Judge Caryl E. Delano will apparently have only two bids before her in the equity auction for Creative Loafing, publisher of six alternative weeklies including namesake titles in Tampa, Charlotte, N.C., and Atlanta as well as the Chicago Reader and Washington City Paper.
It was for the purpose of buying the latter two papers in 2007 that Creative Loafing borrowed $30 million from Atalaya Capital Management and another $10 million from BIA Digital Partners. The transaction was particularly ill-timed, with the recession eviscerating ad revenue and placing a crushing debt burden on the group.
Now Atalaya, which has agreed to a reorganization plan that will write down the value of its loan to $12 million, wants to buy Creative Loafing. Its initial offer was reported as $2 million in cash.
Creative Loafing CEO Ben Eason has formed a group, including creditor BEA, that has its own offer of $1.5 million in cash plus free office space.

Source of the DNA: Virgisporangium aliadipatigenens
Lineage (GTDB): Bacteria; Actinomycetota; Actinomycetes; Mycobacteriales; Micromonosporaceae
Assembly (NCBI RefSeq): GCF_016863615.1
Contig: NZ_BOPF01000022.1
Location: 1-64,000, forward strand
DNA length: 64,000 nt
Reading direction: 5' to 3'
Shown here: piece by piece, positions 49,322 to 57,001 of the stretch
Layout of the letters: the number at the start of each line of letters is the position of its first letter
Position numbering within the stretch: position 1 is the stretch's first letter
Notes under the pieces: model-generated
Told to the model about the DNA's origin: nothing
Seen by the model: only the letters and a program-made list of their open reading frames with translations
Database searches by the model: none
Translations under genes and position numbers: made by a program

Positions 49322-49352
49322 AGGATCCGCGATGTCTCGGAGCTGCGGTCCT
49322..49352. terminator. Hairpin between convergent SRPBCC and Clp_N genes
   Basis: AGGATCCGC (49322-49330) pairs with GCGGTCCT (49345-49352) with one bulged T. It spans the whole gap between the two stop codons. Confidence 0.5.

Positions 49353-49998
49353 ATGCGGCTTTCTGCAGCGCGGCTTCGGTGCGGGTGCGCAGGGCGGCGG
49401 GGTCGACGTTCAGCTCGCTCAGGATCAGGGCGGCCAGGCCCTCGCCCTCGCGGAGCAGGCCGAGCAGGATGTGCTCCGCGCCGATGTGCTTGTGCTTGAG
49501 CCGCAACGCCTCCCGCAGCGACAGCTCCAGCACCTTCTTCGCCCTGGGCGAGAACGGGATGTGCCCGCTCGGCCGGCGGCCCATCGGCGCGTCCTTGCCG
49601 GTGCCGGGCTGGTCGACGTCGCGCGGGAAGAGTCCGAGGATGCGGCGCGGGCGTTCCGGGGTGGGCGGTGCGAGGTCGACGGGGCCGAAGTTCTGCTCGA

The Eason side had pressed the judge to set a definition of "best" offer that would not necessarily give all weight to the amount of cash in a bid. However, Delano declined to set any standards in advance of Tuesday's court session.
On Monday, Chicago Reader media critic Mike Miner reported that Atalaya has been reassuring publishers of the Creative Loafing papers that it intends to invest in them.
Former Los Angeles Times Editor Jim O'Shea, a Tribune Co. veteran who was fired for refusing deep newsroom cuts, said he would join the Creative Loafing board and become involved in its journalistic operations if Atalaya's bid is successful.
O'Shea said the interim CEO of an Atalaya-owned chain would be former Des Moines Register President Richard Gilbert.
"I checked out Atalaya," O'Shea told Miner. "They seem like people serious about reinvesting in journalism. They know there's no value in this company cutting back -- that's already happened. From my perspective they're looking at this very intelligently -- they believe in investing in the industry. You can't keep taking things away from your readers and expect them to keep reading."
By: Mark Fitzgerald A bankruptcy judge in Tampa Tuesday could settle the question of who should own the alternative weekly chain Creative Loafing -- the CEO whose family founded the business three decades ago or the investment group that loaned the company tens of millions to expand, only to see the papers end up in Chapter 11 protection?